Tiffany Ana Lopez
What is Latina drama? Are Latina dramatists only those who explicitly identify themselves as Latina? Do all Latina dramatists have Spanish surnames? Is Latina drama thematically limited to political issues, such as bilingual education, barrio violence, or class struggle? Must actors have clearly recognizable "Latin" features and a "z" in their last names in order to communicate to an audience that a play is a Latina dramatic work? Ultimately, how--and more important, why-- use the category "Latina"?
A recent conversation I had with the playwright Migdalia Cruz illustrates a common scenario for Latina dramatists and the need to open up existing categories. Cruz had submitted one of her works to a literary director only to have it returned with the comment that the theater had already made its selections for its Latino theater festival. Cruz had not specified that she was a Latina dramatist. Rather, the "z" in her last name prompted a series of assumptions on the literary director's part about the category "Latina." The director assumed that Cruz had submitted her work for the festival; furthermore, she or he assumed that Cruz's work could be read only within that particular context. Why was Cruz's work not also (or better yet, first) considered for the main stage during the regular season?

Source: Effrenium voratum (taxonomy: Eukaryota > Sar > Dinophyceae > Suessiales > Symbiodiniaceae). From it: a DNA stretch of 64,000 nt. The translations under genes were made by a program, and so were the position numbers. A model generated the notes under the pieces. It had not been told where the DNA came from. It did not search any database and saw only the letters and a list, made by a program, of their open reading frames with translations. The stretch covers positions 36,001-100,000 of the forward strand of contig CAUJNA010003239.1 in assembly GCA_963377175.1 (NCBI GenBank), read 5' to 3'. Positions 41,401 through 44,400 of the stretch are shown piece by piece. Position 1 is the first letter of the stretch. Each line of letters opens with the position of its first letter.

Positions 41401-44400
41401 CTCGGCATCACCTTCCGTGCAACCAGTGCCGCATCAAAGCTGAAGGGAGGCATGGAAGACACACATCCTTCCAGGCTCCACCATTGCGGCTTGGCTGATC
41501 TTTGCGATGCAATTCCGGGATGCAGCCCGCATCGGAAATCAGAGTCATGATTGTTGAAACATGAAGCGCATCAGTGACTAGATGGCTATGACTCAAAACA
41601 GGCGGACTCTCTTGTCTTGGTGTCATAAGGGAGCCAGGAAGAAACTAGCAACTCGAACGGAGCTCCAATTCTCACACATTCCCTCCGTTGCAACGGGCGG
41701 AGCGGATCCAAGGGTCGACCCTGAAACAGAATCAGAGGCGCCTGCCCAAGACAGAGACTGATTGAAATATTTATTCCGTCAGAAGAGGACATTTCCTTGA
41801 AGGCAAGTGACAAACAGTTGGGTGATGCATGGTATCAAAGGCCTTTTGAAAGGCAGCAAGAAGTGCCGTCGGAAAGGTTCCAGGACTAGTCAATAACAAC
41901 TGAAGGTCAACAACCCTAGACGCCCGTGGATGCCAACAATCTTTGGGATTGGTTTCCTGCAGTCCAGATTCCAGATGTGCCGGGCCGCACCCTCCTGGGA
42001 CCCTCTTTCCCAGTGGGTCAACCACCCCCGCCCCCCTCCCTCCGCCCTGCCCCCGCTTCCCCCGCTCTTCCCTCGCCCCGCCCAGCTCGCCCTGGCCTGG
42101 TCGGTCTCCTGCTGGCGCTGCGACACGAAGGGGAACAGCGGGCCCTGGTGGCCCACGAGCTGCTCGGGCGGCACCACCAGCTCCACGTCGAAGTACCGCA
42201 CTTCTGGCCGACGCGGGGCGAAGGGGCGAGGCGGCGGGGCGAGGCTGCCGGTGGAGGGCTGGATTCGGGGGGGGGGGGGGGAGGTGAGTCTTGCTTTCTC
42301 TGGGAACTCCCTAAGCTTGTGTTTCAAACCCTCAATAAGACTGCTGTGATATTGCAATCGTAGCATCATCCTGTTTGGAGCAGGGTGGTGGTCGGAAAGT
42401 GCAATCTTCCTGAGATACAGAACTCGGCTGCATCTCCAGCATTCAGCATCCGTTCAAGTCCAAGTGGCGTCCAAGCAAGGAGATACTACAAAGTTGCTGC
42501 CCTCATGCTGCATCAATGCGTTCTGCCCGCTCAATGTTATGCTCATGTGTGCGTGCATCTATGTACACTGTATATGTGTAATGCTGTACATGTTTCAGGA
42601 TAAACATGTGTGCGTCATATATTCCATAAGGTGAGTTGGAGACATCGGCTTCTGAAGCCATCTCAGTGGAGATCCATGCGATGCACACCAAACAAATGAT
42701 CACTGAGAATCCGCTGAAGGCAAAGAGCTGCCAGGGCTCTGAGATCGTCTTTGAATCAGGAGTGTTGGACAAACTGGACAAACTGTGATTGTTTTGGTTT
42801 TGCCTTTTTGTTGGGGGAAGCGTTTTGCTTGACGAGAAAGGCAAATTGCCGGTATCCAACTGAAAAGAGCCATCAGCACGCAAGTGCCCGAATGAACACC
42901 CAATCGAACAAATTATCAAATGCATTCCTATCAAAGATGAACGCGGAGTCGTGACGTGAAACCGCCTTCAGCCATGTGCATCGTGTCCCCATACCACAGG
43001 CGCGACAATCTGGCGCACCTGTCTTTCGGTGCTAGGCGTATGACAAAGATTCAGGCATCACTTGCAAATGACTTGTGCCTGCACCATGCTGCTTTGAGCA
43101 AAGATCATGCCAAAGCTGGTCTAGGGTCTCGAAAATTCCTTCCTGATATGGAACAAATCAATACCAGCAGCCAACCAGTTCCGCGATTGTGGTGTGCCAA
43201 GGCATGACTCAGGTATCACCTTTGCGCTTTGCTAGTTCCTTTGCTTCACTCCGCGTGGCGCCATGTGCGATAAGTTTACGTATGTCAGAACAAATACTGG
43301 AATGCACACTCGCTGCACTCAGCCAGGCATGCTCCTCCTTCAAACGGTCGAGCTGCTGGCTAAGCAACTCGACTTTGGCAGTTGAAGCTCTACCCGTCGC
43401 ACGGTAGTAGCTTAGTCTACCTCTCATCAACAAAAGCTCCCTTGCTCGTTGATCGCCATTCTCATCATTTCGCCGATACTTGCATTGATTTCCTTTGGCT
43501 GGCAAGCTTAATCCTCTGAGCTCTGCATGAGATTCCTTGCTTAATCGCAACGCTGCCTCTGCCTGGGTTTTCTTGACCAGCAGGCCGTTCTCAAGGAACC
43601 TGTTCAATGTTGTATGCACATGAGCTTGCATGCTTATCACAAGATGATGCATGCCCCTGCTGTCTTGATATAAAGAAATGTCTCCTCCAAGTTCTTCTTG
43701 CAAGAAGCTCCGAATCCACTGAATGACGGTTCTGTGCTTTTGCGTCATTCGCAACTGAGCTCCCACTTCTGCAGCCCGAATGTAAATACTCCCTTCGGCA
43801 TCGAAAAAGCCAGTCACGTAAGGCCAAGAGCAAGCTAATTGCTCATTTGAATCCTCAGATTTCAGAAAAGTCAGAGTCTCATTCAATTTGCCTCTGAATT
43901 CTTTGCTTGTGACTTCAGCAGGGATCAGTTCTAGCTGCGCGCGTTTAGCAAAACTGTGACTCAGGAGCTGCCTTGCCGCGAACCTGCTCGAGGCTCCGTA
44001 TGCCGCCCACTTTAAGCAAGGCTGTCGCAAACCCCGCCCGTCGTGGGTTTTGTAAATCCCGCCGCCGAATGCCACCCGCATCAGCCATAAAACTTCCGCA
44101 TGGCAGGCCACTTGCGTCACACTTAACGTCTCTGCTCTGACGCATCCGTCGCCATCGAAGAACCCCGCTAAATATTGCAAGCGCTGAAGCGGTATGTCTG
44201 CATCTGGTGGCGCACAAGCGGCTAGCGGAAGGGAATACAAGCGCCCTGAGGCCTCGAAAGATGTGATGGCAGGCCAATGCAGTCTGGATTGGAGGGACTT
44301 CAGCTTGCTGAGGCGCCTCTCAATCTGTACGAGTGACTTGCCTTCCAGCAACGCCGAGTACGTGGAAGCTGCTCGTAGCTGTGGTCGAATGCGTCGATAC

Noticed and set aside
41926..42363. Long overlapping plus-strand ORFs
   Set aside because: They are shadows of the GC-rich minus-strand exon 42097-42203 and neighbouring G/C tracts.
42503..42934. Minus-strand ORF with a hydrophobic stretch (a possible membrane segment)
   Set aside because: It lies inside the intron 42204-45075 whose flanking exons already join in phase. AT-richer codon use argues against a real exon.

The term "Latina drama" is useful inasmuch as it helps practitioners, critics, and writers distinguish and characterize playwrights and their works. However, the term is often used to limit readings of Latina dramatic works and, consequently, production possibilities. While many Latina/o-authored plays will be considered for the Festival Latino, few will be given staged readings, and even fewer main stage productions. In this era of scarce funding for the arts, many theaters fear that subscribers will not support Latina/o drama. Such fears stem from misperceptions about who Latinos are and what, exactly, constitutes Latina/o drama. Historically, popular culture has portrayed Latinas as domestic ser-